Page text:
Seven of Oscar's Best Picture Nominees Lensed on Kodak Film
As the Kodak name is removed from the Academy Awards venue in the wake of the film manufacturer’s recent bankruptcy filing, the company is emphasizing that film -- and the iconic Kodak brand -- are not gone.
In fact, seven of this year’s nine best picture nominees -- The Artist, War Horse, Moneyball, The Descendants, The Help, Midnight in Paris and The Tree of Life — were shot on Kodak film, the company said.
It also reported that four of the five nominees in the directing category were lensed on Kodak film, and 15 of the 20 nominees in the four acting categories were captured on film.
Kodak additionally stated that nearly two-thirds of the narrative feature films that earned Oscar nominations this year originated on film.
“We continue to supply filmmakers with the products and support they have come to depend upon from Kodak, and intend to emerge from our reorganization even stronger,” said Kim Snyder, president of Kodak’s Entertainment Imaging division, in a message posted on the company’s web site. “We are still making billions of feet of film, and many of those reels will be used on films contending for the 2013 Academy Awards.”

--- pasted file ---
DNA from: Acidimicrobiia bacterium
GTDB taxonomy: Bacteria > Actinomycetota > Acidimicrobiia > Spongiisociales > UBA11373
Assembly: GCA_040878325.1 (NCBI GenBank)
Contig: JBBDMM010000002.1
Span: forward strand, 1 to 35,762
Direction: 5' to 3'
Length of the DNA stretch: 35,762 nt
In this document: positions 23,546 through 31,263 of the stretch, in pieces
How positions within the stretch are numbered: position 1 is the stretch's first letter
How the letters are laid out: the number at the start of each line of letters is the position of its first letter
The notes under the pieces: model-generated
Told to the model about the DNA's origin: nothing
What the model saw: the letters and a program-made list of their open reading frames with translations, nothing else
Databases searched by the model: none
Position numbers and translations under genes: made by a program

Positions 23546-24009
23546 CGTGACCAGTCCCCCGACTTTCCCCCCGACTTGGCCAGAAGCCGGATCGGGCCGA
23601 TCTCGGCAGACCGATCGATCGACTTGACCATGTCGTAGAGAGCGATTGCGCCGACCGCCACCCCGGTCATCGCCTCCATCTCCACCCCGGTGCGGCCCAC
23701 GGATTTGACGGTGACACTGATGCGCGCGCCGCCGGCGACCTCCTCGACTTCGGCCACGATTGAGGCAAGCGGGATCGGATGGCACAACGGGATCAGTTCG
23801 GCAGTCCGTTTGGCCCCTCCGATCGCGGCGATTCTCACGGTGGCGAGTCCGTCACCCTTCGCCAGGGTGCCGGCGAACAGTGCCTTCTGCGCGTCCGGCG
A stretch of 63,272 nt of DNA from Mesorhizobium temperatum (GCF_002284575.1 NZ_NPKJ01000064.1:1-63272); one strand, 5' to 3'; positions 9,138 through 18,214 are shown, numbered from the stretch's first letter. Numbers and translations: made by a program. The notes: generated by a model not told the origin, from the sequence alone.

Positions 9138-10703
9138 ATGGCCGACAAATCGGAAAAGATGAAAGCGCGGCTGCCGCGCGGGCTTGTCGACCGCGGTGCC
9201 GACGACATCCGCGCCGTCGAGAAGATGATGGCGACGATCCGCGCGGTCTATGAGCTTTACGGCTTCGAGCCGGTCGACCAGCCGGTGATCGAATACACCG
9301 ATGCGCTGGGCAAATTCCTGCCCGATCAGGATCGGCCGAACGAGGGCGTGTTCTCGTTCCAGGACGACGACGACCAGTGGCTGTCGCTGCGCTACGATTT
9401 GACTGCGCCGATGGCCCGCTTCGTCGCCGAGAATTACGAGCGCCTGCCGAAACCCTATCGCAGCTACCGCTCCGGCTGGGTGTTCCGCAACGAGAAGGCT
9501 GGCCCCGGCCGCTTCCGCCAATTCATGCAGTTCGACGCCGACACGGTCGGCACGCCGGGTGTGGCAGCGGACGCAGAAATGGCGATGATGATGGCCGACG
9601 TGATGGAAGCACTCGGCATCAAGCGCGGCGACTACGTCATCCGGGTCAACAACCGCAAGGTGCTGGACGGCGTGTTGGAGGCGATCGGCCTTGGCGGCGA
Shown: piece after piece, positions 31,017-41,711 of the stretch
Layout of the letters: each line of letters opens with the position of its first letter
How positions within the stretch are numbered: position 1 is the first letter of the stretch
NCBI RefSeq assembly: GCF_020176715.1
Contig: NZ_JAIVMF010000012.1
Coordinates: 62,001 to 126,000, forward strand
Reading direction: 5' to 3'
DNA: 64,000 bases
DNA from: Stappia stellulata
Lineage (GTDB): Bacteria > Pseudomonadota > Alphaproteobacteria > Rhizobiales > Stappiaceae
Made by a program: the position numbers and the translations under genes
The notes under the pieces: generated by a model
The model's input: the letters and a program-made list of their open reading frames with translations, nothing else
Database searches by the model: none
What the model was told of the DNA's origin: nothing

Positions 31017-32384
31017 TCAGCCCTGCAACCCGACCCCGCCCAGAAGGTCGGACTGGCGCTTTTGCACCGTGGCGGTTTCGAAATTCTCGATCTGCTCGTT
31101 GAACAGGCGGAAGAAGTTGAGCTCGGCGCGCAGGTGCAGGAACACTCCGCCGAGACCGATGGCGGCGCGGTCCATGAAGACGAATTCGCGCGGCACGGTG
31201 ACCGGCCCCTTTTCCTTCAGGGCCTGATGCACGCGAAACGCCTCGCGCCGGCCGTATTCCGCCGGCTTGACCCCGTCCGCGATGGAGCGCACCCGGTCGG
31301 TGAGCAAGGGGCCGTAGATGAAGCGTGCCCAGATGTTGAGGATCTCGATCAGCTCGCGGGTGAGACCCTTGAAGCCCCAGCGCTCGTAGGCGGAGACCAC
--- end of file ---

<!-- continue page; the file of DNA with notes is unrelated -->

Kodak believes the transition from film to digital is not happening as fast as it is sometimes portrayed. The company believes that the Academy Award nominated films underscore that belief.
Still, film does not dominate Hollywood as it once did. In recent years, the industry has seen a proliferation of new digital cameras and digital postproduction processes, and transition toward digital cinema exhibition and distribution.
Underscoring the transition, during 2011 Deluxe Entertainment Services Group and Technicolor inked subcontracting agreements that effectively reduced the global footprint of film services, including negative processing and release printing.
At the time of this announcement, Deluxe CEO Cyril Drabinsky, said the agreement “is the result of significant changes in our industry enabled by new digital technologies causing the rapid transition from film to digital."